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Captive Tax Scams

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Captive Insurance Tax Scams

Beware of Bogus Risk Pools

Some captive managers or promoters offer their clients the opportunity to participate in "risk pools" which will allegedly satisfy IRS requirements concerning the amount of third-party or unrelated risks which a Captive must insure in order to be treated as an insurance company for federal tax purposes.

In fact, these risk pools have no real risk, few or no claims, and are marketed to clients that there will be few or no claims and the captive client is assured that more than 80% of the premiums paid into such pools will ultimately be returned to the owner of the captive.   

The IRS is aware of bogus risk pools and has started investigating them. According to industry experts. Bogus risk pools have been identified in St. Lucia, St. Kitts, the British Virgin Islands and elsewhere. Bogus risk pools have also been identified in certain so-called rent-a-captive arrangements aimed at small businesses that cannot afford their own captives.

The IRS will declare that bogus risk pools lacks economic substance and have no real risk shifting or risk distribution. This means that Captives who participate in bogus risk pools will not be treated as insurance companies by the IRS for federal tax purposes. It also means the all the fees a Captive has paid to participate in a bogus risk pool are completely wasted.

In addition, the Captive, its insureds and the Captive's owners would all be immediately liable for substantial back taxes, plus interest and penalties due to the following:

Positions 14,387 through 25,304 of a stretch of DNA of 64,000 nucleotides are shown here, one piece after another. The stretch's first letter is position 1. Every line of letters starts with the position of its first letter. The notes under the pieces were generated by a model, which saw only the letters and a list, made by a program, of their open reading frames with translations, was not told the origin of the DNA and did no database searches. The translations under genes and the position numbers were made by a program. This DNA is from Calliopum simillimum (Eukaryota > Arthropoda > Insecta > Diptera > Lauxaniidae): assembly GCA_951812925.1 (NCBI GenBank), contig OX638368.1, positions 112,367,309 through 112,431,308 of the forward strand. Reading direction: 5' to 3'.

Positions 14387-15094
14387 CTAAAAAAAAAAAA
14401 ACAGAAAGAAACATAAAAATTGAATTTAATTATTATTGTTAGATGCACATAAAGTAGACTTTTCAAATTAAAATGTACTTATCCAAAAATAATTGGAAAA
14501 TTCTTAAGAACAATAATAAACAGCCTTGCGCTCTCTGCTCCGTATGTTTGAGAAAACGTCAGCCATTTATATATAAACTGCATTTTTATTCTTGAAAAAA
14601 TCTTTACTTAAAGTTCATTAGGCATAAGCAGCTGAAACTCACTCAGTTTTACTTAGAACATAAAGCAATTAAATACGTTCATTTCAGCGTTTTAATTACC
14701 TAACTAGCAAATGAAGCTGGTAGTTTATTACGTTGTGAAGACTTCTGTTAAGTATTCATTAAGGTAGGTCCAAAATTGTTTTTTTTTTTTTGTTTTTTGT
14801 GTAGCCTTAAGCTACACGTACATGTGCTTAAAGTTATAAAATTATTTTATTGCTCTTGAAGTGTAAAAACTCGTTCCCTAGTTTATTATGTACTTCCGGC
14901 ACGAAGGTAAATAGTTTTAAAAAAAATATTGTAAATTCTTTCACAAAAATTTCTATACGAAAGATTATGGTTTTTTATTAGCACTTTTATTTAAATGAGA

the premiums paid to the Captive by its insureds by insureds are not deductible,

      the Captive will not qualify for the IRC section 831(b) election to be taxed as a Small Insurance Company,

      if the Captive was formed offshore as a foreign insurance company, it would not be eligible for the IRC section 953(d) election (even if previously granted) which permits a foreign insurance company to be taxed as a domestic US corporation for federal tax purposes.

As the number of participants in a bogus risk pool increases, the chance of the bogus risk pool being identified as such by the IRS also increases.

For all these reasons, bogus risk pools should be avoided. When in doubt, get a second opinion from an independent professional who is not recommended by the promoter. You can also inquire about requesting an IRS Private Letter Ruling which guarantees the tax treatment your Captive will receive from the IRS.  Be suspicious of anyone who tells you that an IRS Letter Ruling is not available, or is useless, or increases your risk of an IRS audit, as all of these are false.